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RE: [greenyes] Composting vs. Landfillling

Along the same lines of justification....

I spent the Holiday week at my brother's house, in Austin, TX. He had some tough questions for I'm the family "recycling expert." He showed me the Recycling Requirements from his hauler.....the hauler does not collect glass, because "glass is made from silica, the most common element on the earth...the vast majority of serious MRF injuries are from degrades the value of all other recyclable commodities...and (my personal favorite)limited recycling resources should be spent on recycling non-renewable materials such as paper and metals."

Having "educated" my family vociferously in the past on the benefits of recycling all commodities, whether renewable or not, my brother wanted to know why the commodity that he has the MOST of (glass) is now a banned recyclable, and what the heck all those greenies are doing by calling paper a non-renewable resource? (I have to note that James Watt was one of my brother's heroes, several years ago). I was flummoxed, floored and befuddled (and it wasn't JUST because we were adding to his glass recyclables stream!).

I am appealing to more learned, or perhaps up-to-date, recyclers for answers for him. I admit that when I'm in Bakersfield, CA, I'm perplexed that in a state with a 50% recycling requirement, there is no curbside recycling, but I was able to justify that by the difficulty in getting recyclables to market, over the mountains. I realize that TX is an energy-generating state, so the typical reasons for glass recycling (energy efficiency) have less stroke...but I admit that the silica argument was a show-stopper. Perhaps in TX, where much of the state is arid, truly DOES consider paper to be non-renewable?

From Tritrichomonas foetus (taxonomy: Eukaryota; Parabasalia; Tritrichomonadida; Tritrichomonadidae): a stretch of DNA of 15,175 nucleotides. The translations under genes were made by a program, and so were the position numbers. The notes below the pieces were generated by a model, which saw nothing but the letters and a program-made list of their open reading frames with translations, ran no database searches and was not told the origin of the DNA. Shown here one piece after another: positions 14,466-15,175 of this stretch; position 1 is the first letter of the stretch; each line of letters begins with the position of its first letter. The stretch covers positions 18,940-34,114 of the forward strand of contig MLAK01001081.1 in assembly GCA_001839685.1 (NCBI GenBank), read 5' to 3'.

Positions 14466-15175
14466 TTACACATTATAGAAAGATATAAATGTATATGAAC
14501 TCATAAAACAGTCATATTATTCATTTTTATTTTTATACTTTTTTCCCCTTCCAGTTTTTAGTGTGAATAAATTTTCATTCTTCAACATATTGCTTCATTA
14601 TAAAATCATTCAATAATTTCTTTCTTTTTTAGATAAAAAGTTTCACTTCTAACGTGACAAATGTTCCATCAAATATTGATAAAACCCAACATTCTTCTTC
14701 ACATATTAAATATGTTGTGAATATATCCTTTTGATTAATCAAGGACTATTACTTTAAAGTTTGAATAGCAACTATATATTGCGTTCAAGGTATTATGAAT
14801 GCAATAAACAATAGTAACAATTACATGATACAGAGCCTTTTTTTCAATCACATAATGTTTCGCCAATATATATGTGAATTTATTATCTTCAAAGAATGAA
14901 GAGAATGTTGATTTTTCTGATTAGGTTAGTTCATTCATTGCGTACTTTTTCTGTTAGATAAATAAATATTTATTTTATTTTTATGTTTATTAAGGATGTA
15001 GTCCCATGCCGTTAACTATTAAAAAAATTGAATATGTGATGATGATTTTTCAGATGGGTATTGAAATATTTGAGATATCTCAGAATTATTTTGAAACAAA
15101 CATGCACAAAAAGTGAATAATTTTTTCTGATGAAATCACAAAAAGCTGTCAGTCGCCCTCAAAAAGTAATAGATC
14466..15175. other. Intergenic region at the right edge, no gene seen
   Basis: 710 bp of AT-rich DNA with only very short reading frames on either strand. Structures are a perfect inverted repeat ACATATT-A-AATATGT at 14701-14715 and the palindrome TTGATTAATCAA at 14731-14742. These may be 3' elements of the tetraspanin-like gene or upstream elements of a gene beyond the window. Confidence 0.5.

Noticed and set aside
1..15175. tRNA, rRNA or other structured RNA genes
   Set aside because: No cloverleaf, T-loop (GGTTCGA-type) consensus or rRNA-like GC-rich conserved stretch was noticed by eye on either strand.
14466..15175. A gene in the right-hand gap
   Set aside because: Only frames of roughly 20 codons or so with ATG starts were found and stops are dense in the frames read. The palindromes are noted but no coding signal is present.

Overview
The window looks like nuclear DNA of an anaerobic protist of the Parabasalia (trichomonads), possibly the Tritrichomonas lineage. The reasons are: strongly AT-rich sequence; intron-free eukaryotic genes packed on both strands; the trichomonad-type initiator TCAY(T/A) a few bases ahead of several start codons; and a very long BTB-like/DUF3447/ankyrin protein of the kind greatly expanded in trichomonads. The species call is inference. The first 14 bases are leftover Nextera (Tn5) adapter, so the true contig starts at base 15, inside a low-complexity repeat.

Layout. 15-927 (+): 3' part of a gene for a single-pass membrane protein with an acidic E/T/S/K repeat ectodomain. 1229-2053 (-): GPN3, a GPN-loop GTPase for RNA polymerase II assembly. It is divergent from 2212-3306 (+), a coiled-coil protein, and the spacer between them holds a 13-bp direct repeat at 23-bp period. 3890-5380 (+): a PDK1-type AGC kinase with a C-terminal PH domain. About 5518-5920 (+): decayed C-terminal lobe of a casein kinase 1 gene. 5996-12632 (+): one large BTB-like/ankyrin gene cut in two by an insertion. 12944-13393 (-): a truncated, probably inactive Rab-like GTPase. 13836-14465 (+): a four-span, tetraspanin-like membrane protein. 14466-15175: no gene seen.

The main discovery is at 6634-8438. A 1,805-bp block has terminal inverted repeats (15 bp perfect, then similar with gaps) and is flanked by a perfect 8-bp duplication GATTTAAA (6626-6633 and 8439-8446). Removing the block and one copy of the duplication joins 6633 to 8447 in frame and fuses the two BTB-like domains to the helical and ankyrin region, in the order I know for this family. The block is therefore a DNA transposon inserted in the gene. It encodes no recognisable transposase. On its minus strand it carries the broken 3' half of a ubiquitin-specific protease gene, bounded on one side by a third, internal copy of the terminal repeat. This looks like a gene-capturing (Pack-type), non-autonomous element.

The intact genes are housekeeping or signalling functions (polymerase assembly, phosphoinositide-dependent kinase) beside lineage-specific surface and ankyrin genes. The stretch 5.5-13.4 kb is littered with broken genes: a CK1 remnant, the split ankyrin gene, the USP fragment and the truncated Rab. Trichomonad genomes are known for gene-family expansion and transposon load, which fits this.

HELP, please! My family reputation is in tatters! I'd proudly told them about Minneapolis recycling successes in the past year....but now my family also doubts my professional expertise, since I'm not up on Progressive Recycling Thought!

Susan Young
Minneapolis Solid Waste and Recycling

-----Original Message-----
From: Aluotto, Jeff [mailto:Jeff.Aluotto@no.address]
Sent: Monday, December 20, 2004 7:26 AM
To: 'greenyes@no.address'
Subject: [greenyes] Composting vs. Landfillling

I know this has been a frequent topic of discussion on this list, but I was
hoping someone might have some information I could use. With bioreactor
landfills (or landfills that attempt to pass for them) becoming more
commonplace, I believe that those of us putting public money into yardwaste
and organics composting programs will come under increased pressure to
justify the reasons for doing so. The argument is typically posed as "Why
spend thousands of dollars on collecting and composting yardwaste and other
organics, when the stuff is useful as a means of producing energy from
landfills and biodegrades quite easily?".

Many organizations such as NRC have done a good job promoting the financial
and environmental benefits of recycling. Does anyone have any information
that does the same for composting? I know Peter has posted some good info
on the relative inefficiency of gas collection systems - but I was wondering
if anyone had any sort of life-cycle assessment on composting vs.



Jeffrey W. Aluotto
Hamilton County Solid Waste District
250 William Howard Taft
Cincinnati, OH 45219
513-946-7719 phone
513-946-7779 fax

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